PHILADELPHIA (CBS) — Philadelphia police have increased patrols to synagogues and other places of worship after Tuesday’s deadly shootout at a Jewish market in Jersey City. Six people were killed, including a police detective.
Officials say the Jewish market was targeted and two shooters planned the deadly attack.READ MORE: 40-Year-Old Stabbed Multiple Times In Wells Fargo Center Parking Lot After J. Cole Concert, Police Say
As the investigation continues into a motive behind the deadly shooting, there are understandable concerns among the Jewish community here at home. Jewish leaders are once again considering their own safety.
Malcom Adler knows what it’s like to feel targeted.
“We are used to that but we are also used to wanting to live free,” he said.
Adler is the president of Temple Menorah Keneseth Chai Synagogue in Tacony. Two winters ago their windows were hit — on three separate occasions — by a rock-throwing vandal.
That vandalism didn’t end up being targeted, or knowingly anti-Semitic.
“He just was wanting to break windows,” Adler said.
But there are growing fears that anti-Semitism was part of the deadly violence that took place in Jersey City.
“We’re very concerned about what happened in Jersey City,” Adler said.
Several public officials, including Jersey City’s mayor, consider the deadly shootout to have been a targeted attack, as a bulk of the shooting took place in a kosher supermarket. Two of the three bystanders killed inside the store were Jewish.
New Jersey’s attorney general declined to comment on a motive, considering it too soon to know for sure.
Still, for our local Jewish community, this hits home.
“We just can’t let our guard down because you never know when it’s going to hit us,” Adler said.READ MORE: Mother, 1-Year-Old Daughter Shot Inside Southwest Philadelphia Home, Police Say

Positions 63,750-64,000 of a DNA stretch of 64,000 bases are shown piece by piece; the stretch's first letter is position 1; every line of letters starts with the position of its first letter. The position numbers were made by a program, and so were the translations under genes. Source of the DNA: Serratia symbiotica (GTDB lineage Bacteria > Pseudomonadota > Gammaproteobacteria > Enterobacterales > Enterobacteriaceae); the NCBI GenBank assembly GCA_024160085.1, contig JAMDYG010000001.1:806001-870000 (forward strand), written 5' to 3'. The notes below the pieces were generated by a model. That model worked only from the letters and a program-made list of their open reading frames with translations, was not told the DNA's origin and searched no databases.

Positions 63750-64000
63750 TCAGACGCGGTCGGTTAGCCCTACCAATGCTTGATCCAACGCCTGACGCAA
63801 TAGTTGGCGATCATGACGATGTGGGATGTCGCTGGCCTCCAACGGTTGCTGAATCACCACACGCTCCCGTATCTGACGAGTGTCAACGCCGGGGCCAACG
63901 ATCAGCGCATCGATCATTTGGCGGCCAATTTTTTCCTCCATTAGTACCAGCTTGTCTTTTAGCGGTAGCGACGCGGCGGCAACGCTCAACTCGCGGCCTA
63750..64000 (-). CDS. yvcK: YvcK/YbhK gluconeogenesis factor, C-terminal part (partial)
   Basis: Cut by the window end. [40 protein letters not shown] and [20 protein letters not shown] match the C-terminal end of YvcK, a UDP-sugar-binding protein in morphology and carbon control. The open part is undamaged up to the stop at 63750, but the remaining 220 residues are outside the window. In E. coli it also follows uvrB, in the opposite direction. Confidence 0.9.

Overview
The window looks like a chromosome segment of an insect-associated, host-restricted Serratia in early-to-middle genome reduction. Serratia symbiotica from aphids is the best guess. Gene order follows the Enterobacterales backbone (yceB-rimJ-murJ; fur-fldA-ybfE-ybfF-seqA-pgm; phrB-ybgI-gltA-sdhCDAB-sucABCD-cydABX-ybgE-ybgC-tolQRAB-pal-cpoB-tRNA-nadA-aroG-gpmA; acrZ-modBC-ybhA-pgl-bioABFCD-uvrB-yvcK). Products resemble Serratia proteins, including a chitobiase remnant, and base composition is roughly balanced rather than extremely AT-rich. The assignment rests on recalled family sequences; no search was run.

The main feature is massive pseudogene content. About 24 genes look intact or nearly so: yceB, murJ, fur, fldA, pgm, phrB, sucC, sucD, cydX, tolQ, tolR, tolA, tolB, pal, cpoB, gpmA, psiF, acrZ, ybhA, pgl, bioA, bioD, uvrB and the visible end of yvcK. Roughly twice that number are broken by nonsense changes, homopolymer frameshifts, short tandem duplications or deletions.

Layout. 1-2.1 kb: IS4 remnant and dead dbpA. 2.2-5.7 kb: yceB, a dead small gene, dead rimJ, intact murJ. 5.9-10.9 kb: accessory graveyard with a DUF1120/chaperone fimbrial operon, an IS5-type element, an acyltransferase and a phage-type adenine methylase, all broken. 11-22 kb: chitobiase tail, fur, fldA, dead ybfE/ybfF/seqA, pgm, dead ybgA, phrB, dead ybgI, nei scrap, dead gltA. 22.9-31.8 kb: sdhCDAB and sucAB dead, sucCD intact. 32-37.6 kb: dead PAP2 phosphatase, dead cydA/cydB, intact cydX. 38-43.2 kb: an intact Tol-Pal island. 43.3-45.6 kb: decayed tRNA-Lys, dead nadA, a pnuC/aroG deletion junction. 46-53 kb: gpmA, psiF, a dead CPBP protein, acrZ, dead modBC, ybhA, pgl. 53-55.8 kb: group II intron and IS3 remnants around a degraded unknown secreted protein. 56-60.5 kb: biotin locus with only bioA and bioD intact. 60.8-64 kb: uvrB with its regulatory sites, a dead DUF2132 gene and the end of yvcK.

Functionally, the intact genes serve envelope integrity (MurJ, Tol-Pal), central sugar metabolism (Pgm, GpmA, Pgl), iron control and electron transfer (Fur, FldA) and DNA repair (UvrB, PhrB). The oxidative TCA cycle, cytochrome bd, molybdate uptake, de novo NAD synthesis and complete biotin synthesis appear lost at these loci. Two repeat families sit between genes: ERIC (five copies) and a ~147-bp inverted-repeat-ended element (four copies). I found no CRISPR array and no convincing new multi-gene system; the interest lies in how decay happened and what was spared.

It’s reached a point where more and more area synagogues are looking to hire professional protection.
“The board of directors has asked me to look into getting security guards outside and around the building for our services. We feel threatened,” Adler said.
Adler advises congregants to be aware and keep safety in mind.
“Don’t allow what happened in Jersey City to stop you from coming to services or stop you from doing anything,” he said.
The incident began around 12:30 p.m. Tuesday, when officers confronted two people they believed looked suspicious.
The ensuing standoff lasted hours, bringing a busy neighborhood to a standstill during an intense gun battle.
Police believe the suspects may have been planning an even larger attack. After reviewing surveillance videos, Jersey City officials say the two shooters targeted a Jewish kosher deli.
“We could see a van moving through Jersey City streets slowly, the perpetrators stopped in front and calmly opened the door with two long rifles, him and the other perpetrator and began firing,” Jersey City Mayor Steven Fulop said.
Police say the shooting began at a cemetery before shifting to the deli. When it was over, Jersey City Detective Joseph Seals, three bystanders and the suspects were killed. Two wounded officers are expected to recover.
Based on the amount of ammunition found with the suspects, police believe they intended to kill many more people.
Investigators are not commenting on a motive, but The New York Times is reporting one suspect published anti-Semitic and anti-police posts online.
Authorities also found what they describe as an incendiary device in the U-Haul rental van used by the shooters.MORE NEWS: Lockdown Lifted At Washington Township High School After Anonymous Threat
CBS3’s Alexandria Hoff contributed to this report.